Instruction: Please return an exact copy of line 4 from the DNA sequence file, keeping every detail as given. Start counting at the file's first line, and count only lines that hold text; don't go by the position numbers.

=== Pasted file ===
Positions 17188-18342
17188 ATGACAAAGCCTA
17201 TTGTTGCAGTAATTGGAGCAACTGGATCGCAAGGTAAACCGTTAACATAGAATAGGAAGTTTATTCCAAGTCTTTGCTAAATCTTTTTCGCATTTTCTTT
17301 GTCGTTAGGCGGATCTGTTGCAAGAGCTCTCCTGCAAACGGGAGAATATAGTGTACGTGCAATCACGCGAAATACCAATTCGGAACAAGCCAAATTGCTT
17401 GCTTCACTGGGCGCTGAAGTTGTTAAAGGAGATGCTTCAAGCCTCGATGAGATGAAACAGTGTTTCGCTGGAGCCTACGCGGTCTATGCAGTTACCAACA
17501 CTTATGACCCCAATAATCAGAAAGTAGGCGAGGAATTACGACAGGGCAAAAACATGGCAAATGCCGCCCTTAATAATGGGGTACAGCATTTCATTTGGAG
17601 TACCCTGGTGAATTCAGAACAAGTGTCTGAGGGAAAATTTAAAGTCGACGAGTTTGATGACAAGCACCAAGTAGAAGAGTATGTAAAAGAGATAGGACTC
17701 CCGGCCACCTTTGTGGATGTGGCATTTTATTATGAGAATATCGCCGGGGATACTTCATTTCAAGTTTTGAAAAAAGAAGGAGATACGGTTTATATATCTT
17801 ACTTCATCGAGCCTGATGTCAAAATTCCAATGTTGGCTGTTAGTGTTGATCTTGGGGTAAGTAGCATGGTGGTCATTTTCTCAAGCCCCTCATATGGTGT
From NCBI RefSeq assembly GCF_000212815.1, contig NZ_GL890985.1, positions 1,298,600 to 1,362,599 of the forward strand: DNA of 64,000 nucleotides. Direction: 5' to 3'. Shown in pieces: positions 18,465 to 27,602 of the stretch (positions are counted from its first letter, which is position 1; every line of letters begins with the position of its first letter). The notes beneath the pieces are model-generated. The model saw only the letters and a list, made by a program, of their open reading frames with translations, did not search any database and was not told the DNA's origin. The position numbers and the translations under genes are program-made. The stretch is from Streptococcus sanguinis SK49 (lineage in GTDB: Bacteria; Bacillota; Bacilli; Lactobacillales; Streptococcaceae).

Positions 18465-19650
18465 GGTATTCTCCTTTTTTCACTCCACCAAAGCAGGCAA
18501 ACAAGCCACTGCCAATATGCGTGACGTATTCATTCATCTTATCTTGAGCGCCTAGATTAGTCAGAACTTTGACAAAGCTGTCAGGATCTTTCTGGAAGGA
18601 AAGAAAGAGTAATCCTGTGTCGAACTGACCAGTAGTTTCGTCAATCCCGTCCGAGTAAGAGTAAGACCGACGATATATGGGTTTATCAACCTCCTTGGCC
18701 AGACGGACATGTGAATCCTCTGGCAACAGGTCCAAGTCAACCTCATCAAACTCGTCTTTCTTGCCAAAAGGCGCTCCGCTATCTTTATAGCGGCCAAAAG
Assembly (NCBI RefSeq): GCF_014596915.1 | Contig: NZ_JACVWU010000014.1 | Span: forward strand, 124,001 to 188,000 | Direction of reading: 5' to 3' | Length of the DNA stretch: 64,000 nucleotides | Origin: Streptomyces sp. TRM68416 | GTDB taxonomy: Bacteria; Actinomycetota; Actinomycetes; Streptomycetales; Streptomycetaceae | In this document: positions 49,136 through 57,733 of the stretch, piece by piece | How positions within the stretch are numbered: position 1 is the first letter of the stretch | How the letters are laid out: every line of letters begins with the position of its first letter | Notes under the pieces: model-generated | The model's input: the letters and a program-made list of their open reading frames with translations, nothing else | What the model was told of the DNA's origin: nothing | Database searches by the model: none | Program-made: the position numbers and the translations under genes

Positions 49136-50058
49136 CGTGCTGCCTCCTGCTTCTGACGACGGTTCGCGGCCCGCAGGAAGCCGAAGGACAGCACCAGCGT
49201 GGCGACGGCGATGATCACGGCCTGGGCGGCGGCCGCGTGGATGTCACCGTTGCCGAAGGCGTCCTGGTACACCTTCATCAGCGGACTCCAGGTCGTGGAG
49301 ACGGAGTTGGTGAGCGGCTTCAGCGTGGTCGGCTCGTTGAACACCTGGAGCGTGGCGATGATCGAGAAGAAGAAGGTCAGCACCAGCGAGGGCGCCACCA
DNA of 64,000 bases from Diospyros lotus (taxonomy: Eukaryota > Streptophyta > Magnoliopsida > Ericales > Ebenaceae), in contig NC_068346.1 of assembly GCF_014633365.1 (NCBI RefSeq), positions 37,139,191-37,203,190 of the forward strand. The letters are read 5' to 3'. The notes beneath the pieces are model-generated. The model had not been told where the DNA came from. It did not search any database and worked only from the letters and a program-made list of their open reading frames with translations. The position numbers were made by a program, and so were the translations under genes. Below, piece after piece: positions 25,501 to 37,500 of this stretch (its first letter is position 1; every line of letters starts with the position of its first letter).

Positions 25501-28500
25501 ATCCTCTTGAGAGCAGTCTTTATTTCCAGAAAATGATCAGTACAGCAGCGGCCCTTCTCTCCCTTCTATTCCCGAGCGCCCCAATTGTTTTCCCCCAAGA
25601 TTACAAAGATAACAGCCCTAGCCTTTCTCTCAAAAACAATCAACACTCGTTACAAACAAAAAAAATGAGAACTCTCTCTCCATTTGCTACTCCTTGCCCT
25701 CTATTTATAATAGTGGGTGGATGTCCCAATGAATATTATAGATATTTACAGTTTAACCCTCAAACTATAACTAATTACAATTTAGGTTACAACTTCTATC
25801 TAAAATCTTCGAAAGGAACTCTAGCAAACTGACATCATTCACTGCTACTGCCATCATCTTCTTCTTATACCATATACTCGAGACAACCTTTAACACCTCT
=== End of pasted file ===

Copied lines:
17301 GTCGTTAGGCGGATCTGTTGCAAGAGCTCTCCTGCAAACGGGAGAATATAGTGTACGTGCAATCACGCGAAATACCAATTCGGAACAAGCCAAATTGCTT